Why the plastics industry relies heavily on microscopy analysis

By Luigi Raspolini - January 24, 2019

Ever since oil became fundamental to industry, scientists and engineers from all around the world have carried out more and more research into how different organic molecules can be combined in certain patterns to obtain new materials with amazing properties. Commonly called plastics, they are known to the scientific community as polymers — chemical compounds with a highly-engineered chemical structure and composition. The analysis of these compounds is crucial in helping to improve polymer production processes. This article discusses how electron microscopy can provide the analysis that polymer developers need to improve product quality significantly.

Learn how a polymers manufacturer uses SEM to improve their products
Download the SABIC case study 


The polymer archetypes

Over the years, polymers have silently and smoothly become part of our everyday life, replacing several different materials and outperforming them in terms of technical specifications and price. In some cases, they also represent a more sustainable and environmentally-friendly alternative to the materials that are currently used.

What polymers look like is an easy question to answer. They can come in all shapes and sizes, and are used for a diverse range of applications:

  • Fine, colored powders can be mixed with tissues or polymeric foils to dye them — the homogeneity of distribution is essential to obtain uniform coloring
  • Plastic fibers are used as a textile material, but can also create ultra-fine filters for molecular filtration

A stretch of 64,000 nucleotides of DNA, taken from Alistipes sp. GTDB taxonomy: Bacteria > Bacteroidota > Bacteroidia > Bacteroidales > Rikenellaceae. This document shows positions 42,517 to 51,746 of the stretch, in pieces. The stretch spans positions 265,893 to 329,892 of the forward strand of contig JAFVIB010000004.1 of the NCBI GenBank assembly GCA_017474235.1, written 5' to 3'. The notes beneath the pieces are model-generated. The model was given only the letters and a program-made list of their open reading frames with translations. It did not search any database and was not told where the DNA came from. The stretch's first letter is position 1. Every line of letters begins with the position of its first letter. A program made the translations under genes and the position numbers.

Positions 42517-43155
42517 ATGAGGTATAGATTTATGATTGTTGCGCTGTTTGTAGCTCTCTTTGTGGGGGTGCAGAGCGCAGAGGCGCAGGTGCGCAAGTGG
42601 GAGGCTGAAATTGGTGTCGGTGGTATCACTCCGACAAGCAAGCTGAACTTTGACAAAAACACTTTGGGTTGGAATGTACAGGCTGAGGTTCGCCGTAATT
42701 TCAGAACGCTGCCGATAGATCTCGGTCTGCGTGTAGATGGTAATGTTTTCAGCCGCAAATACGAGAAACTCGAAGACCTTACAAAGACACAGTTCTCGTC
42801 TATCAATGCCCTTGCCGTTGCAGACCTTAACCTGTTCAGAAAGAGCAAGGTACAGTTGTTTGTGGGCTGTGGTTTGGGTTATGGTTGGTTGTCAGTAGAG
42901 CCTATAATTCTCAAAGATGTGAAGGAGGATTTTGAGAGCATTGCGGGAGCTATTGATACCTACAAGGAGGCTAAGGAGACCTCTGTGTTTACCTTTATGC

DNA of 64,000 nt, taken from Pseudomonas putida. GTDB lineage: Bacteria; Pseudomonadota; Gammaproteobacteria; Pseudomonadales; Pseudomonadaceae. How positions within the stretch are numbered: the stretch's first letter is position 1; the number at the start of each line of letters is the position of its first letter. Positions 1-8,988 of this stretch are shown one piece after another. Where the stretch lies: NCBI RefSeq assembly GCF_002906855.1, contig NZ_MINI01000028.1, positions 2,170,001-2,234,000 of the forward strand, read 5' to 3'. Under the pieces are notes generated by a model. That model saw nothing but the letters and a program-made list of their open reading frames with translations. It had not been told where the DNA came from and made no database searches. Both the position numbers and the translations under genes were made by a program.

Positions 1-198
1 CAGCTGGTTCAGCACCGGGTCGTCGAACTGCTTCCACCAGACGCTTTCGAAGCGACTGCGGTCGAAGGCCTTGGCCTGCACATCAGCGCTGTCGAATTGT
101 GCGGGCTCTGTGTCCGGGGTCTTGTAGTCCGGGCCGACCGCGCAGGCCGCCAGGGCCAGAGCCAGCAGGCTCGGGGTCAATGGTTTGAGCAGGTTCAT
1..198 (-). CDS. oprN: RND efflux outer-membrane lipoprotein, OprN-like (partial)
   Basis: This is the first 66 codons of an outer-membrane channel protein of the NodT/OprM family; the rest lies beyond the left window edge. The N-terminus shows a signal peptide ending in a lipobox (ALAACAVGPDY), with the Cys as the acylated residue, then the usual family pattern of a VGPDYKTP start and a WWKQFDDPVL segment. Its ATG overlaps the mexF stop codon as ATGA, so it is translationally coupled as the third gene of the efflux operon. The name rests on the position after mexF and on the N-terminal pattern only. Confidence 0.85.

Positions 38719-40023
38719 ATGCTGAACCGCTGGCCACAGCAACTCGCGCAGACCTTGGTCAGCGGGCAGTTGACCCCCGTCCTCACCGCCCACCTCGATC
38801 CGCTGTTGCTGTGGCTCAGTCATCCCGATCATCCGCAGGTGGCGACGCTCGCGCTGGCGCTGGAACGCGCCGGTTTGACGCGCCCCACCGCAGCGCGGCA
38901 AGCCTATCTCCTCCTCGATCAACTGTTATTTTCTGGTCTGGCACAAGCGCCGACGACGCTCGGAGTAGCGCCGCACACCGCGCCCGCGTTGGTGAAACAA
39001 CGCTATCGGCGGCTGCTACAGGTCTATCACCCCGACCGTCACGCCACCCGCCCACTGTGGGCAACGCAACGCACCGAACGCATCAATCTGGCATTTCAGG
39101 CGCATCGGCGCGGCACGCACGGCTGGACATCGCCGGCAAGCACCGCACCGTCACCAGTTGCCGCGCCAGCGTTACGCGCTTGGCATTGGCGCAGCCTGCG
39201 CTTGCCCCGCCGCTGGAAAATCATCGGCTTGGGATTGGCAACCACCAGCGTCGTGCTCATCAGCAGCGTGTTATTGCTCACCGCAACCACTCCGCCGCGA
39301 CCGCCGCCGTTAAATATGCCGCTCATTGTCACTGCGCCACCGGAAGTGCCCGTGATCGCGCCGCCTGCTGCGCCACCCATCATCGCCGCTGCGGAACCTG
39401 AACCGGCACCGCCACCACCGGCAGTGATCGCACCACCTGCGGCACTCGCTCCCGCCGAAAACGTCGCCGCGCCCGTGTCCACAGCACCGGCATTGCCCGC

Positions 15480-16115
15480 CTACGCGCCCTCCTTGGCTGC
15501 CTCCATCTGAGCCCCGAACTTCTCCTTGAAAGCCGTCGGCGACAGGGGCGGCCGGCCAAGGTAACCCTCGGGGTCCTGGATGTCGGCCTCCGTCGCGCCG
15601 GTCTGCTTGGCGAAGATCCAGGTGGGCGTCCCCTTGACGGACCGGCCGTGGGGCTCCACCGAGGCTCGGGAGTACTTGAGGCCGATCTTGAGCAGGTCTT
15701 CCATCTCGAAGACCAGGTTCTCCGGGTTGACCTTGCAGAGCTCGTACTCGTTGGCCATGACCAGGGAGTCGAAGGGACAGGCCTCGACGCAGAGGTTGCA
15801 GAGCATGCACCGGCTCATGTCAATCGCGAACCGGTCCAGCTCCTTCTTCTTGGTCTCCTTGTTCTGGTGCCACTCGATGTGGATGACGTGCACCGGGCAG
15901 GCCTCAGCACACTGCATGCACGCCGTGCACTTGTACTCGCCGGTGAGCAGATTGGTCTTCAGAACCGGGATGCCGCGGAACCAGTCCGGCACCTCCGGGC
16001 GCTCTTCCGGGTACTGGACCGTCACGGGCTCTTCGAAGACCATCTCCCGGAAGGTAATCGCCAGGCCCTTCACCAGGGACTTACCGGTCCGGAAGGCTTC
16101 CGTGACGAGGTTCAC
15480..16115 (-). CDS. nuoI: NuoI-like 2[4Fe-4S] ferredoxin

• In every kitchen, there is polymeric foil. This is used to wrap food leftovers to preserve them, while similar but more resistant foils are used for industrial packaging

Despite being very different — these materials have three things in common:

  • Their production processes are becoming increasingly complex;
  • The sizes of the products are getting smaller;
  • Their properties are becoming more difficult to measure.

(Scanning) electron microscopy within the plastics industry: why?

It is in response to this need for improvement that the plastics industry relies heavily on electron microscope images and analysis. With scanning electron microscopes (SEM), scientists can image features as small as a few nanometers, and measure important parameters such as the size of particles, the diameters of fibers, and the thickness of foils. These results help to improve the polymer composition and production process, thereby enhancing the performance of any products that are developed.

SABIC-SEM-image-of-dispersion-polymer-blend.jpg     SABIC-SEM-image-cellular-structure-polymer-foam.jpg

Fig 1: SEM image of dispersion of a polymer blend      Fig 2.: SEM image of cellular structure of polymer foam
of two materials

SEMs are becoming popular amongst polymer developers because their cost is decreasing and they are becoming easier to use. The results that SEMs provide help polymer developers to raise product quality to a higher level — making them more competitive in highly competitive markets.

Attached to this blog, you will find a SEM case study for SABIC — a leading company in the production of chemicals, plastics, and many other products. Download it now to get insights into how a SEM can be used to investigate different samples and how SEM technology can be applied in an industrial environment:

phenom-world-case-study-sabic-poylmers-manufacturing-sem


About the author

Luigi Raspolini is an Application Engineer at Thermo Fisher Scientific, the world leader in serving science. Luigi is constantly looking for new approaches to materials characterization, surface roughness measurements and composition analysis. He is passionate about improving user experiences and demonstrating the best way to image every kind of sample.

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